What is a Sale of a Business as a Going Concern?

What is a Sale of a Business as a Going Concern?

A business is sold as a ‘going concern’ to a purchaser where everything needed for that purchaser to continue operating the business is included in the sale. It requires the seller to continue running the business up until the day of sale (the settlement date). 

When is a Business Sold as a Going Concern Exempt from GST?

Usually when a business is sold and the Goods and Services Tax (GST) applies, the purchaser must pay an additional 10% of the purchase price at completion to cover the GST. The purchaser will be able to get the GST back as a 10% input tax credit, but not until after completion. Also, if stamp duty is payable on the sale it is calculated on the basis of the purchase price including GST, and the GST part of the stamp duty is not refundable. 

However, if the business is sold as a ‘going concern’, the sale may be exempt from GST and no additional stamp duty will be payable. In practical terms, a going concern means a company’s ability to continue operating as a business. The A New Tax System (Goods and Services Tax) Act 1999 (‘the GST Act’) sets out the legal requirements for the exemption to apply, including: 

  • The sale is for consideration; 
  • The purchaser is registered or required to be registered for GST; 
  • The parties have agreed in writing that the supply is of a going concern; 
  • The seller supplies all of the things required for the continued operation of an enterprise; and 
  • The seller continues operating the enterprise until the day of the supply (the date on which control and ownership of the enterprise is transferred to the purchaser).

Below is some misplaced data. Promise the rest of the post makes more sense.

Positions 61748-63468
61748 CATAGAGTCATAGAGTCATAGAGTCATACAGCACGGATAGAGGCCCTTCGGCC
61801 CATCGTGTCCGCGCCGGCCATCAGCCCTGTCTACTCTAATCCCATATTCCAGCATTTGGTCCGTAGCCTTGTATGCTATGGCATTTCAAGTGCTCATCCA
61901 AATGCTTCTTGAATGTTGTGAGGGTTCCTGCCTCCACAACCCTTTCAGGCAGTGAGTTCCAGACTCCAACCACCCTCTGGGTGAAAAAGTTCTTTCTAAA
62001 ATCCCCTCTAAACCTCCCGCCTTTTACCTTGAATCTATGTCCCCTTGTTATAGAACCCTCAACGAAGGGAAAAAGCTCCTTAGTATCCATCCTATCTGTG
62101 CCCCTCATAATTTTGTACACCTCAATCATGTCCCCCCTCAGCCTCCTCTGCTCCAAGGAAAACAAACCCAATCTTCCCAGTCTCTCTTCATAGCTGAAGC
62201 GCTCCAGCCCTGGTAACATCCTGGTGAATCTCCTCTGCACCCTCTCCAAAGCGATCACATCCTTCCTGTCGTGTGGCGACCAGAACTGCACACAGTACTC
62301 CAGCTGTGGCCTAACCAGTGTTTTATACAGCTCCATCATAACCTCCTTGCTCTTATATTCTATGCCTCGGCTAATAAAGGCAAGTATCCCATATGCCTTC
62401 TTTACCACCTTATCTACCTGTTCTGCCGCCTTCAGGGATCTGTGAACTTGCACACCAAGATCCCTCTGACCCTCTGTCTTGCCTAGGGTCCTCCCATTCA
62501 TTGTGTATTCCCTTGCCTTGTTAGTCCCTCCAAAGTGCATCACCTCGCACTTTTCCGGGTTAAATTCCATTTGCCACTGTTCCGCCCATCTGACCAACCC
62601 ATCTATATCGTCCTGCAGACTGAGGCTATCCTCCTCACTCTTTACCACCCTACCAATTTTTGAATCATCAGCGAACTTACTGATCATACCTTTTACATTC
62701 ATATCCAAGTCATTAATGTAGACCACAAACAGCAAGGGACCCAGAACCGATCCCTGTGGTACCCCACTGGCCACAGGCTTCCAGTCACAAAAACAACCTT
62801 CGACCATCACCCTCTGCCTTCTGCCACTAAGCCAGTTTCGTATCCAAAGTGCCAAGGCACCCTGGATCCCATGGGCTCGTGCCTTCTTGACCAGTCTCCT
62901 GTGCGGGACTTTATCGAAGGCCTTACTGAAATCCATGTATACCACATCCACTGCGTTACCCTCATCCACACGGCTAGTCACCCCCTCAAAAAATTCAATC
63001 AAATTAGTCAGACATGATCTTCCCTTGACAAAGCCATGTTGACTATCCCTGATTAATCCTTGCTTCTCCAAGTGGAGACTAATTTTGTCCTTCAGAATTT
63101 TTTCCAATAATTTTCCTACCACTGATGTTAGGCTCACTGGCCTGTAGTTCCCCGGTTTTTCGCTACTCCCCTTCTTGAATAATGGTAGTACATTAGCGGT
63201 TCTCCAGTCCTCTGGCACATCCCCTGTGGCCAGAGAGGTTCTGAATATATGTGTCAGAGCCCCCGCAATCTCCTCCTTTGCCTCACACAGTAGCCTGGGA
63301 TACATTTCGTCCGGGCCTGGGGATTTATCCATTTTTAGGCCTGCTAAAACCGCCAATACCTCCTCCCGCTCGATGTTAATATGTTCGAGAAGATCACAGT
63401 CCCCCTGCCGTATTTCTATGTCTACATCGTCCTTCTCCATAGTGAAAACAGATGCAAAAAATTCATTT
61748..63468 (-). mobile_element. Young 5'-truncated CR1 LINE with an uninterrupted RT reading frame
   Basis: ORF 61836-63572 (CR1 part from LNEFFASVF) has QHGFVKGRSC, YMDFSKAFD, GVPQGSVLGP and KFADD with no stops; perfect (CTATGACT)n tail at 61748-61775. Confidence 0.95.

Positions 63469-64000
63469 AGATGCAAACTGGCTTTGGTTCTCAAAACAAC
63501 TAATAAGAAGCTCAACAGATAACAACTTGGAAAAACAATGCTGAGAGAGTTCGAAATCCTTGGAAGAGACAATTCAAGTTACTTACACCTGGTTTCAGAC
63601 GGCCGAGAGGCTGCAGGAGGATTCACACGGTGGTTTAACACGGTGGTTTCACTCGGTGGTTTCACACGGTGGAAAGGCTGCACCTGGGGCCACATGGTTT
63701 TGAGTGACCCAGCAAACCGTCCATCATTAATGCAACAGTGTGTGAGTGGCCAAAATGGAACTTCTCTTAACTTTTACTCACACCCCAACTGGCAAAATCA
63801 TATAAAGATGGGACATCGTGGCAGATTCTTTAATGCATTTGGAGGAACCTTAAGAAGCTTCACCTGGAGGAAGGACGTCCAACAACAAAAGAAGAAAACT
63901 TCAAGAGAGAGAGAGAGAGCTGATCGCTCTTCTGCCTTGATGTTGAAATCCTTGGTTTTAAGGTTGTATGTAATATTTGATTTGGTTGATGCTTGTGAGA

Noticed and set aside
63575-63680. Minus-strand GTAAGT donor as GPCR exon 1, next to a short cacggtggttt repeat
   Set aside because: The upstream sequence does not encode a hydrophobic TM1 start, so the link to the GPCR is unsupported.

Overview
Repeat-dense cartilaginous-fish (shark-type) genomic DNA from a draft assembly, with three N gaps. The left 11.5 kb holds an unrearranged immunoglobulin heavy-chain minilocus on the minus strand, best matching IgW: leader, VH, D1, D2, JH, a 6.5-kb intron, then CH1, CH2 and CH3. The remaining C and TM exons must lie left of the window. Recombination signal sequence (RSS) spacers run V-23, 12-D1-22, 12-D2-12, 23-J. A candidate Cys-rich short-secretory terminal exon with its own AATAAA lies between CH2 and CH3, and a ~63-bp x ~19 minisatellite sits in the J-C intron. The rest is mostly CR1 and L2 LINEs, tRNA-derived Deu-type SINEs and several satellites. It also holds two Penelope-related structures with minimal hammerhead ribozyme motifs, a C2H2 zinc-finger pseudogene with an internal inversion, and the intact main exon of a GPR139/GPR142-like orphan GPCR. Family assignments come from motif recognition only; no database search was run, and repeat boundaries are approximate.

Key Considerations

  1. Written Agreement

The written agreement between the seller and purchaser that the supply of the business is one of a going concern must be entered into on or before the day of the sale. Parties that fail to document the sale as a ‘going concern’ prior to the transaction cannot qualify for the GST exemption. There is no prescribed form for the agreement and no need for it to form part of the contract of sale, so it is relatively simple to meet this timing requirement. 

  1. Day of Supply

The day of the supply refers to the date for effective control and ownership of the enterprise transferring to the purchaser. Most often it is the settlement date, but it could occur before or after the settlement date. It occurs when ‘effective control’ or the economic risks and benefits of the business have been passed on to the purchaser.

  1. What is the Enterprise? 

An enterprise is the term used to describe leasing, licensing, trading operations or charitable activities under the GST Act. The enterprise sold from the seller to the purchaser may be part of a larger enterprise carried on by the vendor. In this situation, it is important that the enterprise being sold is capable of operating independently.

  1. Supply of all things necessary for continued operation of the enterprise 

All things ‘necessary’ for the continued operation of the enterprise will vary based on the nature of the enterprise. Two key aspects are:

  • The necessary assets for the enterprise’s continued operation, including premises, contracts, equipment etc; and 
  • The enterprise’s operating structure and process, such as advertising. 

Also, it is important that a single purchaser and single seller are involved in the transaction for the GST exemption to apply. 

In Summary 

It is worth verifying that the requirements to sell a business as a going concern are met. Otherwise, the ATO’s strict criteria may preclude you from obtaining the GST exemption. You can contact OpenLegal for assistance with the sale of your business on 1300 337 997 or by filling out the contact form on this page. 

About Kaitlyn Oliver

Kaitlyn is a paralegal with OpenLegal while she completes her law degree at UNSW. She has previously worked at Redfern Legal Centre, and the Australian Human Rights Institute.